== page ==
FUKUSHIMA Lives on the Line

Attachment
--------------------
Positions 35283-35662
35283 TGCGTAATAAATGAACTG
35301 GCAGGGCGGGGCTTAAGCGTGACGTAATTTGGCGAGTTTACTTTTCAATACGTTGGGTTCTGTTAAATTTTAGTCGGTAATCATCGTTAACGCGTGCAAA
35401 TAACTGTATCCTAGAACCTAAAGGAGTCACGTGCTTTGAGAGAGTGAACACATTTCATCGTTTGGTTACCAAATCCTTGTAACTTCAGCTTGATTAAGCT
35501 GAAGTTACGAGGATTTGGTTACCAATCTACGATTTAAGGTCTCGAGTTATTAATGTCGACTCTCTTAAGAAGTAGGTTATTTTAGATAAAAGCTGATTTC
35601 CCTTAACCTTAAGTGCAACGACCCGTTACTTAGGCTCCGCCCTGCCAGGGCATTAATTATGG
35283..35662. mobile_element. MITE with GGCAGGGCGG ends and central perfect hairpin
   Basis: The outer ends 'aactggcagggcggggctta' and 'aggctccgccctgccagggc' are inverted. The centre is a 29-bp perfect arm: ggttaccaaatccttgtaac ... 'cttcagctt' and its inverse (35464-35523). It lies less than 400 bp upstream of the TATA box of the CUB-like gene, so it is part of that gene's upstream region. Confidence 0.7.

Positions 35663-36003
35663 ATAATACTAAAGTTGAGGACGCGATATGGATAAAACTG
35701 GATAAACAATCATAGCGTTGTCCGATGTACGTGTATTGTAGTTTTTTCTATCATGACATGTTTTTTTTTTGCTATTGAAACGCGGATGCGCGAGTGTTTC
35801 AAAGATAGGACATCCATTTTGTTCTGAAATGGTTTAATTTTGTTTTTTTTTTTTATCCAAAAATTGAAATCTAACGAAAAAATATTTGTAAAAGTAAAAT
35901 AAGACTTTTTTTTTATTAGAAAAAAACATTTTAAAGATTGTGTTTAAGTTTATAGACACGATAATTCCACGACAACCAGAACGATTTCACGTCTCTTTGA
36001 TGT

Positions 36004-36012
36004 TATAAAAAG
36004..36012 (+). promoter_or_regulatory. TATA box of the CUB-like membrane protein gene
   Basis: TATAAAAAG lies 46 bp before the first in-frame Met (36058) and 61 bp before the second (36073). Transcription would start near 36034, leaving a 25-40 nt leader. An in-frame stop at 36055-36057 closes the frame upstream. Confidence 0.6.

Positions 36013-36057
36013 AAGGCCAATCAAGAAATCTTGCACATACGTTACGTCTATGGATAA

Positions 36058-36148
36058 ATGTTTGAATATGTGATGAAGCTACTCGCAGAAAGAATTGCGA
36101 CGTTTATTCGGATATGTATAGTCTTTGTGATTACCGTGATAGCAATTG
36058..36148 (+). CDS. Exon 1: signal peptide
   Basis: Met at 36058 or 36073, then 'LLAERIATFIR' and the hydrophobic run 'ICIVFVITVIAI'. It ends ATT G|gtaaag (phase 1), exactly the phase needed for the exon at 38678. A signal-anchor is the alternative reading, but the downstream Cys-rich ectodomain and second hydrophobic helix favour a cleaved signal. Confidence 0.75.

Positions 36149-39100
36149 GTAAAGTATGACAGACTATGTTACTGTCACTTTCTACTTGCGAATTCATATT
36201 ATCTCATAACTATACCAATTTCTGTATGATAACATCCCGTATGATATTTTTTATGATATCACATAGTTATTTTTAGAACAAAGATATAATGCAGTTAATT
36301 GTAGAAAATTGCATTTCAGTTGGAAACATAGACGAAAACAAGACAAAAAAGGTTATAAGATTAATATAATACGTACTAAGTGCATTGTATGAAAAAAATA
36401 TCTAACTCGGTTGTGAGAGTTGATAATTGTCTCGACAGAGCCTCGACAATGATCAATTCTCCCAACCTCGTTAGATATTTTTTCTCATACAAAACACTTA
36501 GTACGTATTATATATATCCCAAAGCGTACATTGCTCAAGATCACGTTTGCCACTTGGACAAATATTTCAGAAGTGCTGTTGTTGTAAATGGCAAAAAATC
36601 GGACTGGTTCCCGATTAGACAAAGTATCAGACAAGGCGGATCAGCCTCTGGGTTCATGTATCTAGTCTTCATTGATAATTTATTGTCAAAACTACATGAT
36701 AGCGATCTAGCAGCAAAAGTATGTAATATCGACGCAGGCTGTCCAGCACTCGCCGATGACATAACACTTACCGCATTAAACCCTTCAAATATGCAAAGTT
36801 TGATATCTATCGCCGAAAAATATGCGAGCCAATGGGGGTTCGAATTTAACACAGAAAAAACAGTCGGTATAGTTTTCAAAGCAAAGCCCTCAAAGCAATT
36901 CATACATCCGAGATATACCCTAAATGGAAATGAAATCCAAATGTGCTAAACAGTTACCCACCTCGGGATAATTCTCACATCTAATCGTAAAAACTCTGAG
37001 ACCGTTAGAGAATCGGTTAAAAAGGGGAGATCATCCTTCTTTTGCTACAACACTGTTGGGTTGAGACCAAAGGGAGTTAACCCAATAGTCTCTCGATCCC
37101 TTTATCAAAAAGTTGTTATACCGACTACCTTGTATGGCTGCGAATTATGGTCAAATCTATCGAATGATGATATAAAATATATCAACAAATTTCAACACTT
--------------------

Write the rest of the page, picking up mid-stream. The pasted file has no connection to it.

257chap.VConveying to PosterityFUKUSHIMA: Lives on the Line*Shun-ichi Yamashita Born 1952 in Nagasaki Prefecture. Graduated from Nagasaki University in 1978. After the Fukushima nuclear accident, he resigned from his post as president of the Nagasaki University Graduate School of Biomedical Sciences to become the vice president of FMU and the head of FMU’s Radiation Medical Science Center for the Fukushima Health Management Survey. He is also the chairman for the Fukushima Health Management Survey Review Committee and director general of the Japan Thyroid Association. He is a second-generation atomic bomb survivor.Inside the Swirling Tempest of Misunderstanding, Misinterpretation, and MisconstrualOne year has passed since the unprecedented Great East Japan Earthquake. I would like to express my heartfelt condolences to the many disaster victims who are still in the midst of suffering and pain.Since the earthquake, I have relocated from Nagasaki to Fukushima to dedicate my limited yet earnest efforts toward radiation health risk management. I work in collaboration with my new compatriots from Fukushima Medical University’s (FMU) medical radiation team and the Radiation Medical Science Center for the Fukushima Health Management Survey. With the kind support of Nagasaki University, which was the base of my activities until now, I have endeavored to contribute to Fukushima’s recovery and revival.The health care professionals who have lived through this nuclear disaster are being challenged with the regular treatment involving radiation exposure and the ensuing health risks—that is, the new probabilistic (stochastic) reality of radiation-induced cancers.The connections between and the status quo of medical professionals vis-à-vis nuclear accidents are also being questioned for the first time as a result of this incident. At present, efforts are on-going to improve (decontaminate) Fukushima’s environment such that the normal, annual cumulative radiation dose rate drops to 1 mSv. However, it is necessary to call for calm deliberation over the cost benefits of these efforts, their relative priority, and their effects on lowering the individual radiation dose rate.There have been a multitude of incorrect news reports in the past year. In particular, tabloids and magazines contributed to an “information disaster” with a swirling tempest of baseless reports, misinformation, and misinterpretation. To rationally handle the challenges presented by this disaster, understanding the international standards of radiation protection is vital.Furthermore, the merits of a finely executed epidemiological study, that is, a scientific approach that addresses a calamity such as this, must be given due weight and consideration. Also, that society is based on social contracts must not be forgotten in the process. This holds true for the recent catastrophe, which was a complex amalgam of natural and man-made disasters.Finally, this article introduces the importance of systematized protection standards and epidemiological surveys for medical risk management. Further, it entreats for the understanding of health care professionals across the nation with regard to the Health Management Survey being implemented in Fukushima Prefecture.Epidemiological Study is Crucial for Showing Causality RelationshipsThe impacts of radiation exposure revealed by previous scientific studies can be divided into two groups. The first group entails clear and certain effects, which is acute radiation damage from massive, single-dose radiation exposure (1000 mSv or above), as seen in Hiroshima and Nagasaki. The second group entails probabilistic effects, which means carcinogenic risk that Fukushima Health Management SurveyWorking toward Recovery and RevivalShun-ichi Yamashita*Vice President of Fukushima Medical UniversityJapan Medical Journal No. 4584 (March 3, 2012) Fukushima Report, Part 5